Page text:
GOVERNMENT IN TURKEY
The Republic of Turkey is a parliamentary democracy. Power rests with the National Assembly, a 550-member unicameral body directly elected for five-year terms. The prime minister, who represents the majority party or coalition in parliament, is the head of government. The president, the head of state, is selected by parliament for a seven-year term. A constitutional court reviews laws passed by parliament. The court has frequently been influenced by governmental politics.
On the local level, Turkey is divided into 80 provinces headed by a governor who represents the central government. Local elections are held to choose mayors and councils. In all elections, every citizen over 18 is eligible to vote.
’Turkey’s armed forces employ 515,100 people. All male citizens between the ages of 20 and 32 are obligated to serve from 1 to 16 months. This system will change in 2019. Click here to read information about new system.
ECONOMY IN TURKEY
Turkey’s gross domestic product (GDP) is around US$186 billion. The cost of Turkey’s imports far exceed profit from its exports, which include textiles, dried fruit, iron and steel, tobacco, leather clothing, and petroleum products. The largest chunk of Turkey’s exports (around 25 percent) head to Germany; other key trading partners include the United States, Russia, the United Kingdom, and Italy.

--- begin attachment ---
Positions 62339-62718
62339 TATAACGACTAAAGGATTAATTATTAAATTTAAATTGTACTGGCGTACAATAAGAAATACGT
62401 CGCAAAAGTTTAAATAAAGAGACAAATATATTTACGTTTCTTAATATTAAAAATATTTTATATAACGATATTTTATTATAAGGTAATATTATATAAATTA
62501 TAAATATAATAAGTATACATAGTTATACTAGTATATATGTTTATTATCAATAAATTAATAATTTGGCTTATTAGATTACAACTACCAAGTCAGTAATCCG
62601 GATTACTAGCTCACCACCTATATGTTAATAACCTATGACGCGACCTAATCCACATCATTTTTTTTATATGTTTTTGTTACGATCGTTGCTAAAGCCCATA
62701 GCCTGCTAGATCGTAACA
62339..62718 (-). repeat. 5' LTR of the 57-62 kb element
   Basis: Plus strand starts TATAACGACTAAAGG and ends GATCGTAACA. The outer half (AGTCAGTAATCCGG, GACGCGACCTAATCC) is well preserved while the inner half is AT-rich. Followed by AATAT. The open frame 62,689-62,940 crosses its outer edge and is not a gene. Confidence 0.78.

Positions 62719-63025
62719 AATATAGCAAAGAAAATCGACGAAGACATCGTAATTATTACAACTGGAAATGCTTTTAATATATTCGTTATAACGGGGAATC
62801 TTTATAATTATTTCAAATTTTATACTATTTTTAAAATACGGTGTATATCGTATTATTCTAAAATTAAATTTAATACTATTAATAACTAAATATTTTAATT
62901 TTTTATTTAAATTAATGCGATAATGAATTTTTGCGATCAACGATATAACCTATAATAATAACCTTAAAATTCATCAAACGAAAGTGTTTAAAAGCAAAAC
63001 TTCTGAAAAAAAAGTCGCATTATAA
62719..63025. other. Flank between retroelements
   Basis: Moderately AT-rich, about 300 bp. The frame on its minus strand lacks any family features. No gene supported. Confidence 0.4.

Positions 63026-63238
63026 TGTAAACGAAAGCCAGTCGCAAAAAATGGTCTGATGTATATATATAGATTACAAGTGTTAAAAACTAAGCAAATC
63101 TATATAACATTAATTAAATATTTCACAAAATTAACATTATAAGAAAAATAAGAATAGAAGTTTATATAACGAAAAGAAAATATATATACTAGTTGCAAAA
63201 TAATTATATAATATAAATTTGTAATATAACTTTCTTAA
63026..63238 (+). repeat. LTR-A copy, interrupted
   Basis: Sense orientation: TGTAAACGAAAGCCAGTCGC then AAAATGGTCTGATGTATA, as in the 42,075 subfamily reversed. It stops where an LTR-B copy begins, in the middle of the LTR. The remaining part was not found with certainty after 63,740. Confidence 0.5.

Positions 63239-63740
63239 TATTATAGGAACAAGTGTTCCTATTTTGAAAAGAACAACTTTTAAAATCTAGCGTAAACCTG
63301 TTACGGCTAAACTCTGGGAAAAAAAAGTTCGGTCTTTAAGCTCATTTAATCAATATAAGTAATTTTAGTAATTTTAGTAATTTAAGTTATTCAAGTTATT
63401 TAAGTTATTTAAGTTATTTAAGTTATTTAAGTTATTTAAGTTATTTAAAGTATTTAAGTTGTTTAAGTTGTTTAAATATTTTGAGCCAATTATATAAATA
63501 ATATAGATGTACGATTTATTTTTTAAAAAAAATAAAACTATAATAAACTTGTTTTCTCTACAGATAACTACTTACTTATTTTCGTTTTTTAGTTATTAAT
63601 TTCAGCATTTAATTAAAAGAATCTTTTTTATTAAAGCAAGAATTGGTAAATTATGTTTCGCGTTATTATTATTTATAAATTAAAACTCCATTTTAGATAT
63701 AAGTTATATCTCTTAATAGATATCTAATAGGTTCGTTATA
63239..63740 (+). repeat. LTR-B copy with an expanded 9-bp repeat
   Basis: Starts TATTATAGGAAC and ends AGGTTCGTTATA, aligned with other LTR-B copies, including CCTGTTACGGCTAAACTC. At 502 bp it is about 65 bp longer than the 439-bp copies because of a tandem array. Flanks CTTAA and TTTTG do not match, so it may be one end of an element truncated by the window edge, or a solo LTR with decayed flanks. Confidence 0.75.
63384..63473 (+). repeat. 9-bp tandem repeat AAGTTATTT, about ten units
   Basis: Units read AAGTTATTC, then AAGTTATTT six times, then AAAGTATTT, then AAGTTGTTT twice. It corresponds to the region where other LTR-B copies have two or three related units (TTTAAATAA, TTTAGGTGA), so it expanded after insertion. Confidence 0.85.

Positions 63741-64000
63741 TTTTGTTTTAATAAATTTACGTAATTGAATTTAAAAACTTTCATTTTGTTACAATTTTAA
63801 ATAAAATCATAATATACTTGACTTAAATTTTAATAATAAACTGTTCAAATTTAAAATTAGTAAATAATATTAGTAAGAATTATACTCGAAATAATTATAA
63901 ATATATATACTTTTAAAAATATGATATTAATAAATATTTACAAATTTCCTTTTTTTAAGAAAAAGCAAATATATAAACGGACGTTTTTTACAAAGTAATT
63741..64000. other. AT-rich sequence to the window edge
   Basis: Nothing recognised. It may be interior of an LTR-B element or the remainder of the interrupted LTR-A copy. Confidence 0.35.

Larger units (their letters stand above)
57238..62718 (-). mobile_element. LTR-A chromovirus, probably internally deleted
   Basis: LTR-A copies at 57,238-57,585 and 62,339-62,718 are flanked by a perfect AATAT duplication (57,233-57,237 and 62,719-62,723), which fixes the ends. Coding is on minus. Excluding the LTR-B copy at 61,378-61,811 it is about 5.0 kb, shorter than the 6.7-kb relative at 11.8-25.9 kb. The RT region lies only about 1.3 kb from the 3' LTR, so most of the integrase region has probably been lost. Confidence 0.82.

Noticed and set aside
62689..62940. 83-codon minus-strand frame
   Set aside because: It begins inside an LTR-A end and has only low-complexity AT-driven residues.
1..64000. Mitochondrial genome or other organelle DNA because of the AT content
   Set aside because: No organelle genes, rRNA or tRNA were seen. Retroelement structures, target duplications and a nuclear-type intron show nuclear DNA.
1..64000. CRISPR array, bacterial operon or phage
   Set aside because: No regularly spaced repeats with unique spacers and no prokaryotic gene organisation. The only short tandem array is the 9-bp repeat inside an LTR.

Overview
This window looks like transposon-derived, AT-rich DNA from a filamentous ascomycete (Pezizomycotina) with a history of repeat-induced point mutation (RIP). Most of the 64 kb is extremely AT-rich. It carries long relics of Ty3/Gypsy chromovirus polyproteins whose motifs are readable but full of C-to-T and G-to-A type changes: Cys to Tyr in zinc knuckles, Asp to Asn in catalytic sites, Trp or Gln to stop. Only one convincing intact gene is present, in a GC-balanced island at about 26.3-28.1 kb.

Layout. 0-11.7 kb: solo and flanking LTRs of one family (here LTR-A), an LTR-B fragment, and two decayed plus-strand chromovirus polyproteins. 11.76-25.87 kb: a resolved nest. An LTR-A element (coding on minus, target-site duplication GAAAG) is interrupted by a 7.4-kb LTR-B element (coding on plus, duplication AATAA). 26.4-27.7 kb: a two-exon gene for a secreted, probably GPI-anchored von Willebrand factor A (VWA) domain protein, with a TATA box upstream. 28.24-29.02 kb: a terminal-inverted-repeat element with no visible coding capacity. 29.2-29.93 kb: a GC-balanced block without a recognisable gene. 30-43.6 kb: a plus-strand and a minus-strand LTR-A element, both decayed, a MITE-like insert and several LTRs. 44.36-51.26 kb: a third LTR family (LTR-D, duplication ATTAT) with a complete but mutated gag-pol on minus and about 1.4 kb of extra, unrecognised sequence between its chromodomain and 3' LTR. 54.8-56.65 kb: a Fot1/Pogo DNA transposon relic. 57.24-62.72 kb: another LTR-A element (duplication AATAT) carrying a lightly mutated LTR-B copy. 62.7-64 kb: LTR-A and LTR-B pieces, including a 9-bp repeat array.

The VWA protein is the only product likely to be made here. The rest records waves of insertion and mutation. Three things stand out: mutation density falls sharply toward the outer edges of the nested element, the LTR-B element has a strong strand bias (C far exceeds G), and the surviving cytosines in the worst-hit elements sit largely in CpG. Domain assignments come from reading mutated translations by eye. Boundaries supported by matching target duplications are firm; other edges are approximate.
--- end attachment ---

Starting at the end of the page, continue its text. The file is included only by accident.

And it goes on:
Farming remains Turkey’s most important livelihood. With its wide range of crops and many growing climates, Turkey is one of the few countries in the world that can claim to be self-sufficient in basic foods. Wheat is the most common crop, while cotton and tobacco bring in the export dollars. Sheep are the country’s most important livestock, with nearly 30 million of the woolly creatures dotting the hill sides. Turkey’s manufacturing industry is concentrated in the northwest, with textiles as the major export. Notoriously inefficient state-owned corporations still have an important stake in Turkey’s economy. Long hindered by mismanagement and corruption, some such government enterprises particularly those in the telecommunications, electricity, and natural gas industries are being privatized. Tourism is key to Turkey’s livelihood; in 2000, visitors infused US$7.6 billion into the economy. Tourism is also fickle, and present concerns about Middle East security (though largely removed from Turkey) are expected to seriously hurt the leisure business. Of course, the big economic story in Turkey is the current deep recession; for more on that, see In the News, above.
EDUCATION IN TURKEY
Literacy is high in Turkey: 97 percent of adults can read and write. Primary education the first five grades is compulsory. Around 63 percent of children continue to secondary education. Well over a million students attend Turkey’s universities. Major institutions include the University of Istanbul, the University of Ankara, the Aegean University, in Izmir, and the Middle East Technical University, in Ankara.